A major reason for the relative inefficiency of HSTs is that the fluid is always passed through two hydraulic pump/motors. For instance, during a braking event, the HST pumps high pressure fluid into the accumulator, which adds heat to the fluid when the accumulator is discharged through the HST. The same thing occurs when power is supplied by the engine, since the engine-driven pump adds its inefficiency to the fluid in terms of heat, with the pump/motor further adding its own inefficiency. Although each pump/motor, by itself, typically has good efficiency (85-95%), the overall efficiency can be as low as 85%×85%=72% during worst case conditions. Even if the average efficiency throughout all driving conditions is 90% per pump/motor, the overall transmission efficiency is only 81%. For a vehicle that operates at high power levels for a large portion of its duty cycle, such as a refuse truck, this heat load can be on the order of 50 horsepower. Without means to cool the transmission fluid, the system would overheat very quickly. A typical means used to cool the transmission fluid is illustrated in prior art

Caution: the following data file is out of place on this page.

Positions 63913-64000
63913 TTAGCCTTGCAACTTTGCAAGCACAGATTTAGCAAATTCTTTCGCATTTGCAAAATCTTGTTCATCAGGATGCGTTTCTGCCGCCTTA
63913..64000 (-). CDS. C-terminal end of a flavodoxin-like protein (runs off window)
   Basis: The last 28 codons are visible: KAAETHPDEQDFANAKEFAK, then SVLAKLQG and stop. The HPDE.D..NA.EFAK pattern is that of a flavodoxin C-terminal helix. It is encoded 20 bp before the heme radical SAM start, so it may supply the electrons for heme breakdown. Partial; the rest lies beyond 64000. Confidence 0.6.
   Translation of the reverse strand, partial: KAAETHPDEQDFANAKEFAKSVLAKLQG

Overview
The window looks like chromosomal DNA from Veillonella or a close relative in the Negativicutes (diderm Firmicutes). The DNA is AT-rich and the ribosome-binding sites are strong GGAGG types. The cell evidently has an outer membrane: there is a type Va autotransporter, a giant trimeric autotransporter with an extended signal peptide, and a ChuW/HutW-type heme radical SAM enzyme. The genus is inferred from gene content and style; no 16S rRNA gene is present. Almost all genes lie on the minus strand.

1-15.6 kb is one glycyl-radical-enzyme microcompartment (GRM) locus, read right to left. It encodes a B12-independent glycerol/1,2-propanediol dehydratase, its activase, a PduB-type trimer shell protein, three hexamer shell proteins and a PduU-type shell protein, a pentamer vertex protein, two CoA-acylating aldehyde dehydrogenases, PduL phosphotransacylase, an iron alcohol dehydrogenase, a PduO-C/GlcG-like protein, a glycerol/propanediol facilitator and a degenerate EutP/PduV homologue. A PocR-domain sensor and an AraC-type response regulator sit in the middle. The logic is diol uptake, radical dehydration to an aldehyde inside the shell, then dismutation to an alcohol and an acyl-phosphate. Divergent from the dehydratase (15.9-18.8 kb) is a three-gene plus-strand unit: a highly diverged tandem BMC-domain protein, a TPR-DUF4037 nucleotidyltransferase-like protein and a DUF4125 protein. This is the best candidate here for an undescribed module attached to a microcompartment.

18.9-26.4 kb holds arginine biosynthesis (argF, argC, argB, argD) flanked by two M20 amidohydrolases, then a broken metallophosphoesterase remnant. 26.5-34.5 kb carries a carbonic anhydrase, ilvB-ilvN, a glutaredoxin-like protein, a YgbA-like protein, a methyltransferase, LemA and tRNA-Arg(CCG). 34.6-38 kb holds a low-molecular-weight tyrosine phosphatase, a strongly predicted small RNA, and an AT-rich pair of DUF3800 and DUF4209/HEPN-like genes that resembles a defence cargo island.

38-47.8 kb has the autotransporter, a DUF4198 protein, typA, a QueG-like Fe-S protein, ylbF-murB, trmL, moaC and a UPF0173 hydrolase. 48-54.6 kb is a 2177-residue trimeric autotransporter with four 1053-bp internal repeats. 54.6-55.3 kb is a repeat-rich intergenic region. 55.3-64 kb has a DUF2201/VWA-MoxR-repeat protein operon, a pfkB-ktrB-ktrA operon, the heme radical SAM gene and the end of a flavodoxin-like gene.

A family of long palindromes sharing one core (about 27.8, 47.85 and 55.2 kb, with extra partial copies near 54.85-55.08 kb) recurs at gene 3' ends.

The patent literature includes a large number of patents pertaining to heat transfer apparatuses that include but are not limited to: U.S. Pat. No. 3,688,940 to Knight et al.; U.S. Pat. No. 4,368,775 to Ward; U.S. Pat. No. 5,144,801 to Scanderbeg et al.; U.S. Pat. No. 5,513,490 to Howell et al.; U.S. Pat. No. 5,718,281 to Bartalone et al.; U.S. Pat. No. 6,261,448 B1 to Merchant et al.; and U.S. Pat. No. 6,736,605 B2 to Ohashi et al. However, none of these prior art structures set forth or suggest a hydraulic reservoir consisting of spaced inner and outer shells with a suitable intermediate gap wherein the outer shell is provided with external fins to effect efficient heat transfer, with the working fluid being drawn fro the reservoir and the being returned to the reservoir through the integrated heat exchanger.